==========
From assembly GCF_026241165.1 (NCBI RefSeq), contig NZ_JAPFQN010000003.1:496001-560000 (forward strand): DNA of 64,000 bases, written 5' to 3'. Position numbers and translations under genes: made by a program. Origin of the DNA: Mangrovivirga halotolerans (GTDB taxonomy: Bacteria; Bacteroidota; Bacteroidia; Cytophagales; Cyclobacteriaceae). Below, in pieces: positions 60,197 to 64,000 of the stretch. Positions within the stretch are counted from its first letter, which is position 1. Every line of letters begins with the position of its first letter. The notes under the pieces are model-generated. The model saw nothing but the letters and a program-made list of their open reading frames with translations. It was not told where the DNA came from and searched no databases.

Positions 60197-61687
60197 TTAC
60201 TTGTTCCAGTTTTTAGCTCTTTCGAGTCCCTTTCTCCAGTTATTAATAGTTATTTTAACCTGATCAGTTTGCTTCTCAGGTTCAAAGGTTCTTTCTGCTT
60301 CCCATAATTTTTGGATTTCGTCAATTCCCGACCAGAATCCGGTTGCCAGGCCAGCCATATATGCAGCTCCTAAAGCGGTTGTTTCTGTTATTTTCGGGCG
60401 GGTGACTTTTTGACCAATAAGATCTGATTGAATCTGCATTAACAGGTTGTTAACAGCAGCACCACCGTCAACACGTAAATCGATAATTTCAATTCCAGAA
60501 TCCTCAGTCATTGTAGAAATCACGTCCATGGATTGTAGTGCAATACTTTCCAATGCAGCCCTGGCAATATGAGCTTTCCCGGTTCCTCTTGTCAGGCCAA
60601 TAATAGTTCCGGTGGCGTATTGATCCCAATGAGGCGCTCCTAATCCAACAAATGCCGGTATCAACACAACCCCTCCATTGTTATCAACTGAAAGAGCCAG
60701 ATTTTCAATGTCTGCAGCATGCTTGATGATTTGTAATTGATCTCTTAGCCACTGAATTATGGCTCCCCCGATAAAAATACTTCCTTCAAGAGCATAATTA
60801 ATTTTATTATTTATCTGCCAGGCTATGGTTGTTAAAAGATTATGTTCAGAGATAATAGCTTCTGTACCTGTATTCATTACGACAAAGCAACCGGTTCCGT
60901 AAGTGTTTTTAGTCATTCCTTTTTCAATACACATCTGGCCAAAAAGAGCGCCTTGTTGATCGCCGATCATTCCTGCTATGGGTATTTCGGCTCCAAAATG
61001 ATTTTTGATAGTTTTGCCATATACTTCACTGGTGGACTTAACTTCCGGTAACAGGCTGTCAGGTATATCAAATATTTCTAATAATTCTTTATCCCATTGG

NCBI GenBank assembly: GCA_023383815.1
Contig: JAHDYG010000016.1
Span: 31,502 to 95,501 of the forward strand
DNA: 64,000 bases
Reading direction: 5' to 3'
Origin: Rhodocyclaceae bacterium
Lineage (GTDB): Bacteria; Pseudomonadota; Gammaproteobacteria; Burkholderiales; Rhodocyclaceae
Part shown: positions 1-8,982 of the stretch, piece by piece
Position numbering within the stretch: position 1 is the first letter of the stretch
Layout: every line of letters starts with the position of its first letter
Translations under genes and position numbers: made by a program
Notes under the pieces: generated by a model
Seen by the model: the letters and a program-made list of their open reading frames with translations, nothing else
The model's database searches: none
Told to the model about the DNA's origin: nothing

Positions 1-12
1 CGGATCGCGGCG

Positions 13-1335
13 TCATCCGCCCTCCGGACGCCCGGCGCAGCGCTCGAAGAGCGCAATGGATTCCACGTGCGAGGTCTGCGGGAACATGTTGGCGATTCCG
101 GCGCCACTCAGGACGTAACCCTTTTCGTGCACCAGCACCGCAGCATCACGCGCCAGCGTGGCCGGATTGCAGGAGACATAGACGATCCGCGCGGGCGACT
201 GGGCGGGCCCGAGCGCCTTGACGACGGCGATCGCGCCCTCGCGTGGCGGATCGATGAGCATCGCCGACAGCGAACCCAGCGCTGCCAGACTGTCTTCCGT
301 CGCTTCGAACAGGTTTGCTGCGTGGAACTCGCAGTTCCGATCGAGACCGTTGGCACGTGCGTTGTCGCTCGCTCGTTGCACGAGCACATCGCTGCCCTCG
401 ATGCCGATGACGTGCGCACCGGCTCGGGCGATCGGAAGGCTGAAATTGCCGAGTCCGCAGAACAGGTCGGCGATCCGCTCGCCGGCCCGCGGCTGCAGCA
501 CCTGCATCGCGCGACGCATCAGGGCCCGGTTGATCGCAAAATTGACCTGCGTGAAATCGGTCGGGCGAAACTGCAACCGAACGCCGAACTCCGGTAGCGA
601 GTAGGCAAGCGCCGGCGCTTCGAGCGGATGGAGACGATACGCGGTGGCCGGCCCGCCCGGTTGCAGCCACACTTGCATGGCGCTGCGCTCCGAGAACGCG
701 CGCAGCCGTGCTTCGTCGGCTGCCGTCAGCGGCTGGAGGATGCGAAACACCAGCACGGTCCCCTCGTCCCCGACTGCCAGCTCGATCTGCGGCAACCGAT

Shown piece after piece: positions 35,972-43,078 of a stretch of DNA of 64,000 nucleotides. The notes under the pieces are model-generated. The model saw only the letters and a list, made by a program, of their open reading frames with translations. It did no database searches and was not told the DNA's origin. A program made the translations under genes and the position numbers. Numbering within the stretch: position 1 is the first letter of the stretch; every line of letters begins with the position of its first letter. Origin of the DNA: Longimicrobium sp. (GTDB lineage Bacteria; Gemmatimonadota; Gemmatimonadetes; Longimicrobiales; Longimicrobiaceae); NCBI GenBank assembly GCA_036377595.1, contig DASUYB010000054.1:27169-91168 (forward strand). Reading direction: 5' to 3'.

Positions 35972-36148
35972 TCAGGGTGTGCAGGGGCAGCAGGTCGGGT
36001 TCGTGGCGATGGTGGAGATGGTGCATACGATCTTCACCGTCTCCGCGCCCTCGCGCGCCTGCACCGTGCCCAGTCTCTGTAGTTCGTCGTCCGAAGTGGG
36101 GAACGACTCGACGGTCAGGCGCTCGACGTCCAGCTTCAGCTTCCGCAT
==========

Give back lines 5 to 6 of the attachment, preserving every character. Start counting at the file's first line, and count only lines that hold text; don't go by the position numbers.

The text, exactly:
60301 CCCATAATTTTTGGATTTCGTCAATTCCCGACCAGAATCCGGTTGCCAGGCCAGCCATATATGCAGCTCCTAAAGCGGTTGTTTCTGTTATTTTCGGGCG
60401 GGTGACTTTTTGACCAATAAGATCTGATTGAATCTGCATTAACAGGTTGTTAACAGCAGCACCACCGTCAACACGTAAATCGATAATTTCAATTCCAGAA